Eczema is a common skin condition characterized by a rash, itching, redness, and flaking of the skin. Dermatitis is an acute skin inflammation that occurs when the body comes into contact with an irritating substance (such as poison ivy). Eczema is a chronic form of dermatitis, or a chronic inflammatory condition of the skin.
Inflammation occurs when damaged cells release histamine and bradykinin into the surrounding fluids. This dilates capillary pores, allowing fluid and protein to enter tissue spaces. Tissues become swollen, red, hot, and painful. The skin becomes irritated in both eczema and dermatitis, resulting in red and itchy skin.
Eczema causes the skin to be repeatedly irritated and inflamed, causing the skin's upper layer (epidermis) to thicken as skin cells multiply rapidly. This results in a scaly appearance on the skin's surface. Oil glands become clogged, resulting in dry skin. Toxins become trapped under the skin as a result of the scaly skin, which inhibits elimination through the skin. This causes itching, which leads to scratching. Scratching tears the upper dermis layer, giving the skin a broken and cracked appearance.
Eczema is caused by the body's hypersensitivity to certain irritants, making it similar to allergic asthma, hayfever, and food allergies. These conditions are caused by a healthy immune system that has become overburdened with toxins. Simply put, the body is being bombarded with more irritants than it can handle.
This could explain why children are so prone to eczema. This condition, which affects about one in every eight young children, may affect nearly thirty percent of all newborn babies. It is most commonly found on the scalp or cheeks, but it can spread to other parts of the body, making children itchy and miserable. Although 75% of children will "outgrow" this condition by their mid-teens, we wonder if this isn't simply because their immune systems have become too weak to manifest it. Adults who had eczema as children will continue to have dry skin and occasional flare-ups of skin inflammation.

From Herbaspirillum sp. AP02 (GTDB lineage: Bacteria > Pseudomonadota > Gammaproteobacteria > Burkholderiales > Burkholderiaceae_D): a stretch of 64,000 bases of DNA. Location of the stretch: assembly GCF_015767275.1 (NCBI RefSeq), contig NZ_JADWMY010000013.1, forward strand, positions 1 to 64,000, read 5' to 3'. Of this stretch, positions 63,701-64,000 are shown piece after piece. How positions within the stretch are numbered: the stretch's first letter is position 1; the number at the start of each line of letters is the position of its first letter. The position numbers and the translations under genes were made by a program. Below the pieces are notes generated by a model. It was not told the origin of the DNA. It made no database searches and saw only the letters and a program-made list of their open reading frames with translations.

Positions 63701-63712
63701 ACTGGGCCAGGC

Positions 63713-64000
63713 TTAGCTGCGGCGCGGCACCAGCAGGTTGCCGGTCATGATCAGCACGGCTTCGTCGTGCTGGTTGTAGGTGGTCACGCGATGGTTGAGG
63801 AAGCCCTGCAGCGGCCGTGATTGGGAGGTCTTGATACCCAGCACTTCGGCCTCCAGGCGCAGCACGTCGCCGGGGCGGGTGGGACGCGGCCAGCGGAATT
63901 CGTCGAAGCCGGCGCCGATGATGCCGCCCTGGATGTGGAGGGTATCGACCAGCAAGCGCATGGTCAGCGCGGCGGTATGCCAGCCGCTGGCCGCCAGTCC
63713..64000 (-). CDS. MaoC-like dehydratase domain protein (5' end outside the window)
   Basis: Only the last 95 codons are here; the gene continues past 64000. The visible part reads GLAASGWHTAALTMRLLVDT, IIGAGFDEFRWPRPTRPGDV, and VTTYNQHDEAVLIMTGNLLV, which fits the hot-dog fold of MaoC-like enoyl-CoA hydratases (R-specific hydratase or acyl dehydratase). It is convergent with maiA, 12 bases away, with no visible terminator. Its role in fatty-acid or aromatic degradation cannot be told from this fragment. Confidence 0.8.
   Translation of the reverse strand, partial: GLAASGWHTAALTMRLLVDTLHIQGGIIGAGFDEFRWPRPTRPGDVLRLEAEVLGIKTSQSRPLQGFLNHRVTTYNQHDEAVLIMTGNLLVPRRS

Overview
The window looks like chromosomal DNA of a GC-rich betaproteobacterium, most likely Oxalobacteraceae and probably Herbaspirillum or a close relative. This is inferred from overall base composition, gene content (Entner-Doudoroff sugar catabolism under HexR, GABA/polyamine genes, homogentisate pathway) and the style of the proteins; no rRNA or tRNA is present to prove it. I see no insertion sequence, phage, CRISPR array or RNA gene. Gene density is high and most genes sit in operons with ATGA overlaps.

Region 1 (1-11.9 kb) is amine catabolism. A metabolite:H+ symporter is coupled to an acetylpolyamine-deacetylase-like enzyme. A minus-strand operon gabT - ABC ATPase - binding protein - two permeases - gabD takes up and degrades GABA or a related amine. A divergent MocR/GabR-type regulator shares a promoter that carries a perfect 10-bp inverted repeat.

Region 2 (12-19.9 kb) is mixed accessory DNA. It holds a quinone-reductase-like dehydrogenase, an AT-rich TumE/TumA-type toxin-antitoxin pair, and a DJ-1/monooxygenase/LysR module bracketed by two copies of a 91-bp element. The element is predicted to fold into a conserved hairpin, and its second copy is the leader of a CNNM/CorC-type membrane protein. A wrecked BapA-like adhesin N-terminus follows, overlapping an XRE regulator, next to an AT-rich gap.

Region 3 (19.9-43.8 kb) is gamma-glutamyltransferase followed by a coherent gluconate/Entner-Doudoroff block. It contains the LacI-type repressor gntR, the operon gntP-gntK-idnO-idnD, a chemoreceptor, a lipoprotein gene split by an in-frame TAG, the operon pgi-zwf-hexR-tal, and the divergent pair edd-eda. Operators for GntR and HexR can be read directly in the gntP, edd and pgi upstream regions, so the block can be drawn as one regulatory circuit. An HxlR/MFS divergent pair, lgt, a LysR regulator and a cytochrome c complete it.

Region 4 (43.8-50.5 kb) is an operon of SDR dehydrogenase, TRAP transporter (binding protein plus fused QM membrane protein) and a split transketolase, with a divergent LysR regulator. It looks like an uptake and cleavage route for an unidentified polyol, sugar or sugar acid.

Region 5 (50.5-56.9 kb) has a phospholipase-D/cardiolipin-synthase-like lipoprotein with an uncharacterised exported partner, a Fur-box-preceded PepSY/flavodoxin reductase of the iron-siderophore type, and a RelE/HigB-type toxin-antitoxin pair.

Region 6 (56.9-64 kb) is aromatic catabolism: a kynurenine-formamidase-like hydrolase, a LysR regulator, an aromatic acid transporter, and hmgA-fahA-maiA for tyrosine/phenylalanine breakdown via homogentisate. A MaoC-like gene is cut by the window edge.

Diet can be extremely important. Avoiding foods that are incompatible with your blood type is a good place to start. Wheat, dairy, corn, orange juice, coffee, black tea, soda pop, and sugar are all common allergenic foods that can cause skin irritation.
Corticosteroid drugs, which mimic the anti-inflammatory action of the adrenal hormone cortisol, are frequently used to treat eczema. Eczema patients frequently experience adrenal exhaustion (with a corresponding deficiency in the production of cortisol). This helps to explain why there is so much inflammation and why eczema flares up under stress. The adrenals are depleted by stress.
Herbs that support adrenal function and have a cortisol-like action may be beneficial in addition to learning good stress management techniques. This effect is shared by licorice root and yucca. Licorice, on the other hand, should be avoided if you have weeping eczema. Other adrenal-boosting supplements, such as Adrenal Support and Energ-V, may also be beneficial. HistaBlock can also be beneficial because it inhibits the histamine reactions that cause inflammation.
Topicals: Nature’s Fresh Enzyme Spray,